Mindrolling monastery, Tibet
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KEY FACTS ABOUT MINDROLLING

School of Buddhism: Nyingmapa, including Dzogchen
Founded: originally built in the 10th century, expanded in the 17th century (1676)
Location: between Lhasa and Tsedang
Altitude: about 3,650 m

ABOUT MINDROLLING

Mindrolling Monastery, also called Orgyen Mindrolling, is the largest Nyingmapa monastery in Central Tibet, one of the 6 main Nyingma monasteries. The complex is one of the most beautiful in Tibet. Upon approaching the complex, you see the tall white stupa on the West side of the complex dominating the landscape. The main chapel is built of brown stone with fine details. 

Monks of Mindrolling Monastery perform Cham Dance on the 4th day of the 4th month, and on the 10th day of the 5th month according to Tibetan Lunar Calendar.

LOCATION OF MINDROLLING

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Mindrolling Monastery is located above Mondrup Shang village, 8km to the South from Drachi valley off the Lhasa – Tsedang road. The location is about 40 km to the South from Lhasa airport and takes approximately 2 hours to drive there. 

You can visit Mindrolling as a day trip from Lhasa. Another option is to combine it with visiting Tsedang and Samye on a 2-3 days tour.

HISTORY

Garuda statue in Mindrolling monastery, Tibet
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Originally, a small monastery was built on the present-day location of Mindrolling in the 10th century. However, the history of the monastery as we know it starts later, in the 17th century and connected with the figure of Terdak Lingpa Gyurme Dorje (1646-1714). He was a profound scholar and expanded the monastery complex. Also, he became the first Throne holder of Mindrolling (Minling Trichen). Among his students was the Fifth Dalai Lama. Terdak Lingpa discovered religious texts comprising one of the foundations for the Nyingma tradition. 

In the 18th century Mindrolling was damaged during the Mongolian invasion, but soon after that restored. 
Most of the complex was again heavily damaged during the Cultural Revolution and rebuilt later.

THE HEAD OF MINDROLLING

Mindrolling Monastery, Nyingmapa order, Tibet
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The lineage of Mindrolling is hereditary. Terdak Lingpa’s son and daughter worked together to rebuild the monastery after Mongol’s destruction. His son became the Second Throne holder of Mindrolling. Terdak Lingpa’s direct descendants were successful leaders of the monastery, and only once in the 19th century passed to descendant’s reincarnation. 

The Present throne holder is Kunsang Wangyel, the twelfth Minling Trichen. He is the head of the Nyingma school of Tibetan Buddhism. Nowadays, he resides in the Mindrolling branch monastery in Dehradun in India.

MINDROLLING MONASTERY COMPLEX

View on Mindrolling Monastery complex, Tibet
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Mindrolling is the largest Nyingmapa monastery complex in Central Tibet, covering about 100,000 sq meters.
There are 4 hills surrounding the complex – Miyo Ri on the East, Danma on the North, Drepo on the West, and Gyaldan on the South.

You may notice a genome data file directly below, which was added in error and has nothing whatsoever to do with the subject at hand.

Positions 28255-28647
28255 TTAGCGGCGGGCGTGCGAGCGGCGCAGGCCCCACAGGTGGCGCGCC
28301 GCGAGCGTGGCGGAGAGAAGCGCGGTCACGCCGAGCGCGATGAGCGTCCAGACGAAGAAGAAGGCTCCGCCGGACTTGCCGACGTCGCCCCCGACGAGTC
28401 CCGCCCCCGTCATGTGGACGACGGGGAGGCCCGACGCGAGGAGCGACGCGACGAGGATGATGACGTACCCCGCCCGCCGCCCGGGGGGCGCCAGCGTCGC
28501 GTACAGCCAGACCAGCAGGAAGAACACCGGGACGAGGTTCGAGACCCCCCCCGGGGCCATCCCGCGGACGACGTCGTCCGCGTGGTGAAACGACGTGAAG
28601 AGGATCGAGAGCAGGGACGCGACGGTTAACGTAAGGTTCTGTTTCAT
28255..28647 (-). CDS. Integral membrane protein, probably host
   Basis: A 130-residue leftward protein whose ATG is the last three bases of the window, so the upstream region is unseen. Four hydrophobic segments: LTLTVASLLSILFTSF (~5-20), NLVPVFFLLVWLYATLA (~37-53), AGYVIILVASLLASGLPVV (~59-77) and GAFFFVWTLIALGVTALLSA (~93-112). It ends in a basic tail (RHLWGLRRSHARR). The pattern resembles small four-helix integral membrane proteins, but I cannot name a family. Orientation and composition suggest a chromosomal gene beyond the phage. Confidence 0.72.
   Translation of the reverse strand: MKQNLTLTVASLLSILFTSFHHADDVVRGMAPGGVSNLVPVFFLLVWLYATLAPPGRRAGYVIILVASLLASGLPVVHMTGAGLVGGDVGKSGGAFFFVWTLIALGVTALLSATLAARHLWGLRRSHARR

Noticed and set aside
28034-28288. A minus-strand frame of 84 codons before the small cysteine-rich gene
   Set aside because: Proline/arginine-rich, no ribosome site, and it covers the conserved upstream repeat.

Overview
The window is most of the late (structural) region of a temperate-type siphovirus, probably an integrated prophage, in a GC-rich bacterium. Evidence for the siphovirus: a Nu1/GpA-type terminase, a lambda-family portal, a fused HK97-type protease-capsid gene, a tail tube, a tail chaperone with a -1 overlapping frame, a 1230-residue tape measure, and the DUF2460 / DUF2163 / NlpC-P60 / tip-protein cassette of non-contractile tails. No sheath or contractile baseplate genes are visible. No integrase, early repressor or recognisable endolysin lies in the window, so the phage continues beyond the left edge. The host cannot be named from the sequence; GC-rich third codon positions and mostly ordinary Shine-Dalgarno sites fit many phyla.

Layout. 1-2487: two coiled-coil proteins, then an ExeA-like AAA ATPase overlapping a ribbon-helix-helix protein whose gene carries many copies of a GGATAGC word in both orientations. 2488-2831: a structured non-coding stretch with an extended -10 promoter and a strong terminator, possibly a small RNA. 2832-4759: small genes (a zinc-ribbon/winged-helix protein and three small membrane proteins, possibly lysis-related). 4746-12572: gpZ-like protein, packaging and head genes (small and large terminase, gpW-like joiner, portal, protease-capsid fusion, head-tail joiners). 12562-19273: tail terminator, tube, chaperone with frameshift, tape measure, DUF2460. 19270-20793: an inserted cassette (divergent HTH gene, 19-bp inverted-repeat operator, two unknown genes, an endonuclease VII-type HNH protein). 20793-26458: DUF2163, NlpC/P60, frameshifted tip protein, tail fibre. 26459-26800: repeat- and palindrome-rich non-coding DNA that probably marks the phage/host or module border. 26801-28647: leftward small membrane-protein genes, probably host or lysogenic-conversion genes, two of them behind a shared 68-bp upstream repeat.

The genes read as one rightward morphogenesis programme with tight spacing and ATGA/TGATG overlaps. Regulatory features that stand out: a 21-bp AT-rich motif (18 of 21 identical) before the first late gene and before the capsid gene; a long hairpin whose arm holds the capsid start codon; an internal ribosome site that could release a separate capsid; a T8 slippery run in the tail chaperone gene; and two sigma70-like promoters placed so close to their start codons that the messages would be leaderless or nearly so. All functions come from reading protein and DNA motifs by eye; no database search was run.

Two gates lead to the monastery complex, on the South-East and North-East. Upon entering from the South-East main gate, you will see Tsuklakhang. 

Tsuklakhang

Entering Mindrolling Monastery, Tibet
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Tsuklakhang, the main building of the complex is facing East. It is the main chapel of the monastery with an Assembly hall on the ground floor. Upon entering the chapel you will see nice murals of the Four Guardian Kings, the Wheel of Life, and the inventory of items that you could originally see inside.

Inside, you can see some damaged original murals. The Assembly hall has statues of Vajradhara and Terdak Lingpa. There are entrances to 3 inner chapels from the Assembly Hall. The South chapel has a statue of Guru Rinpoche and Terdak Lingpa. The Northern inner chapel is a protector’s chapel with statues of many wrathful deities. 

The inner chapel on the West has original murals and 4 meters high Shakyamubu Buddha statue accompanied by his two principal disciples and 8 Bodhisattvas. These statues are also original (although only Buddha’s head survived the Cultural Revolution and the body was later restored).

On the second floor of the building, you can see some old religious items, including Thangka with gold handprint and footprint of Terdak Lingpa, the founder of Mindrolling, and important Nyingma scriptures. 
On the third floor, you can see impressive murals depicting Nyingmapa lineage.

Drubcho Sangak Podrang

Walking clockwise in the monastery complex next building is Drubcho Sangak Podrang facing North. Inside you can see some original murals. The most famous mural depicts Padma Sambhava. On the ground floor of the building, monks construct sand mandalas during the 4th month of the Tibetan calendar.

Namgyal Podrang

The next building is Namgyal Podrang facing East. After the Mongol destruction, it was restored in 1944 only to be damaged again in 1960.

Kumbum Tongdrol Chenmo

Stupa in Mindrolling Monastery, Tibet
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Kumbum is a beautiful large white stupa in the West of the complex. Terdak Lingpa built the original 13-storey stupa (chorten). Nowadays you can a reconstructed stupa after it was destroyed in the Cultural revolution. The renovated stupa was finished in 2000. 

Inside the stupa, you will see 3 floors high statue of Maitreya (Future Buddha), with 7 smaller stupas on the sides.  You can climb up to visit the upper floors with smaller chapels.

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Mindrolling monastery, Tibet
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